The science behind northern lights

The Science Behind those Eye-Popping Northern Lights
Aurora borealis above Keweenaw Bay, near Baraga, Michigan, on Sept. 30, 2012. Credit: Sarah Bird photo

(Phys.org)—Northern night skies have recently been alive with light. Those shimmering curtains get their start about 93 million miles away, on the sun.

An ( in the Southern Hemisphere) is precipitated by explosions on the surface of the sun, sometimes starting as , said Robert Nemiroff, an astrophysicist at Michigan Technological University and coauthor of NASA's Astronomy Picture of the Day website.

These flares release a burst of charged particles, or plasma, into the solar system. When they come our way, they whack into the Earth's magnetosphere, which is made up of its own stream of charged particles. That collision causes particles to break free of the magnetosphere and cascade toward the Earth's , usually traveling toward the poles.

"The aurorae happen when these high- bap into atoms and molecules in the Earth's atmosphere, typically oxygen," Nemiroff said. Light is emitted as part of the reaction.

Those particles can also wreak havoc. "The plasma cloud can cause the Earth's magnetic field to fluctuate," Nemiroff said. "At worst, that can knock out satellites and even power grids."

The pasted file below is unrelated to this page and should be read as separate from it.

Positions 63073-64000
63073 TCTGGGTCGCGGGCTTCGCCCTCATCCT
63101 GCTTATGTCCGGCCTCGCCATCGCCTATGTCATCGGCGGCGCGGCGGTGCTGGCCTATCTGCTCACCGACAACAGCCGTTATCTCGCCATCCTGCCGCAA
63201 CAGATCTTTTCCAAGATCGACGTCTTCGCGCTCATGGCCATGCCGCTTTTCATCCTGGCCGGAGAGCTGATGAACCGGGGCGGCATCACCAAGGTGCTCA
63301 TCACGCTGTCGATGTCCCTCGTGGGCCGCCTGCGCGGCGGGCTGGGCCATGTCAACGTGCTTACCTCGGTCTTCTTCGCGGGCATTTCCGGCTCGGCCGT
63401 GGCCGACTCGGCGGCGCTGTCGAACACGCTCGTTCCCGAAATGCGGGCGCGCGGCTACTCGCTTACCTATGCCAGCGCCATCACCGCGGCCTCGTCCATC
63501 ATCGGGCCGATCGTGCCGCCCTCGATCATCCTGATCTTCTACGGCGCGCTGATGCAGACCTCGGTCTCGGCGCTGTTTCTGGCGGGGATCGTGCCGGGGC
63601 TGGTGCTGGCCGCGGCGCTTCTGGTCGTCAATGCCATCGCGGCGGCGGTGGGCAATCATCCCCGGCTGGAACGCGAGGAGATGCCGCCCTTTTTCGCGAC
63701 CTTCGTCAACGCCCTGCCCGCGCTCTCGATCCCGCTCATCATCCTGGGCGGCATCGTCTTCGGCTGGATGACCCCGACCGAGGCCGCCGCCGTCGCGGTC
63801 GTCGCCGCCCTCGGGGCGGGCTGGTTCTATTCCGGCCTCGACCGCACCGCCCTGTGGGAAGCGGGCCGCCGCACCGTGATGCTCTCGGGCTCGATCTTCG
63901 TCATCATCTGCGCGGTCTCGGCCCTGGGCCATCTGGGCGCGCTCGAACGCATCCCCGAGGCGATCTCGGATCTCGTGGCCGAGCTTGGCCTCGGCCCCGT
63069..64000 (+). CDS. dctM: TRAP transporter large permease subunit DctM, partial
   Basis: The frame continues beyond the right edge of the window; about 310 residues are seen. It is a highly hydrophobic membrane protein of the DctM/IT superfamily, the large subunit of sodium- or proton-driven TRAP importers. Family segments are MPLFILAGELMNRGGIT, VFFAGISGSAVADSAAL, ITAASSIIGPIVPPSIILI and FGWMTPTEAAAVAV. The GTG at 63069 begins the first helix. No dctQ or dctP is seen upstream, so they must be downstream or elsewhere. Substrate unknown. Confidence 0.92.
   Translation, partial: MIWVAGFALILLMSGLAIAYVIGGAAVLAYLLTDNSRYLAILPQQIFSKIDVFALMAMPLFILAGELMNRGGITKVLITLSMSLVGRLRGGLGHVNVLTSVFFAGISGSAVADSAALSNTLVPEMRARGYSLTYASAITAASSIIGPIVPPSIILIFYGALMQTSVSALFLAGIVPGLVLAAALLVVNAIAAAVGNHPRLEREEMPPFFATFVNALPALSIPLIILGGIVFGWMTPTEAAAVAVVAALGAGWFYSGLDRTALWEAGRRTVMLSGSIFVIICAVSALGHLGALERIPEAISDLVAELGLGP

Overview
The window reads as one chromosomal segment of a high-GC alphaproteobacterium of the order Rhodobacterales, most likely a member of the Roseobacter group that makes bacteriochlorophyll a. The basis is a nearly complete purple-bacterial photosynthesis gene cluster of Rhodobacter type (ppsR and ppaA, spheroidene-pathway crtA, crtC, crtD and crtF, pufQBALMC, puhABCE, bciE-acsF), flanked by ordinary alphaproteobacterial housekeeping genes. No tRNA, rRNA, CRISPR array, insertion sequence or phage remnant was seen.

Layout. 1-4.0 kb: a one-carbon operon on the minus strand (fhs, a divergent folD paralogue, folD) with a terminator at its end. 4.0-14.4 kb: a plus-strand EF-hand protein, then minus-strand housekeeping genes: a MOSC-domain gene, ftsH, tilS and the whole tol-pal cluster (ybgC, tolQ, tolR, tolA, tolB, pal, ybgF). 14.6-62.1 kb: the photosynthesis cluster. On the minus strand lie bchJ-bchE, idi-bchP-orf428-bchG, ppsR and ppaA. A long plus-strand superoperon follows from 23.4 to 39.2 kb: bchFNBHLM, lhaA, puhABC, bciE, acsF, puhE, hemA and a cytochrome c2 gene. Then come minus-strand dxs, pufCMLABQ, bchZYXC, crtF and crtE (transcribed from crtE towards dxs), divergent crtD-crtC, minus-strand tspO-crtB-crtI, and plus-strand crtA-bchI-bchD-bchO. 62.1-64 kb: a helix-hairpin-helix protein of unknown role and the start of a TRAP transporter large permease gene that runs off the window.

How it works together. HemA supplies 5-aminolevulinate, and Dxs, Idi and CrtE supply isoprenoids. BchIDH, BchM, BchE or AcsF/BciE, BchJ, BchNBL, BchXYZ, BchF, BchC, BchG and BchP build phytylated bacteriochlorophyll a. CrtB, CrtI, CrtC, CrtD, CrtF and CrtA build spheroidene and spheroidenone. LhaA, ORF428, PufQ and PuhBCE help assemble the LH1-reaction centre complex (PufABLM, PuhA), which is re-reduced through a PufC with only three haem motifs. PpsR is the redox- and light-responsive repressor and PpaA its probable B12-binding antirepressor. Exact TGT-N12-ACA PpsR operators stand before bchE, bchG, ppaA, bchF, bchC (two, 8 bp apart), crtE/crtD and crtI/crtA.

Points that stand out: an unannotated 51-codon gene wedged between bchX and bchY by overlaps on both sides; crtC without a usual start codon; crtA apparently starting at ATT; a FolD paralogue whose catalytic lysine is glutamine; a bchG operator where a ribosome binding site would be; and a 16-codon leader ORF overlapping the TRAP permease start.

Aurorae can happen anytime, but it's no surprise they are happening now.

"We are nearing the solar maximum, which is when the sun is at its most active," he said. Solar maximums come around every 11 years, but no one knows why.

"You can have solar flares and aurorae during the solar minimum, but we get more now because the sun's magnetic field is tangled up and poking through the surface, releasing plasma," said Nemiroff.

To see more aurora borealis photos, go to the Michigan Tech Aurora page.


Explore further

Solar flares increase in appearances, intensity

Citation: The science behind northern lights (2012, October 2) retrieved 29 January 2020 from https://phys.org/news/2012-10-science-northern.html
This document is subject to copyright. Apart from any fair dealing for the purpose of private study or research, no part may be reproduced without the written permission. The content is provided for information purposes only.
1 shares

Feedback to editors

User comments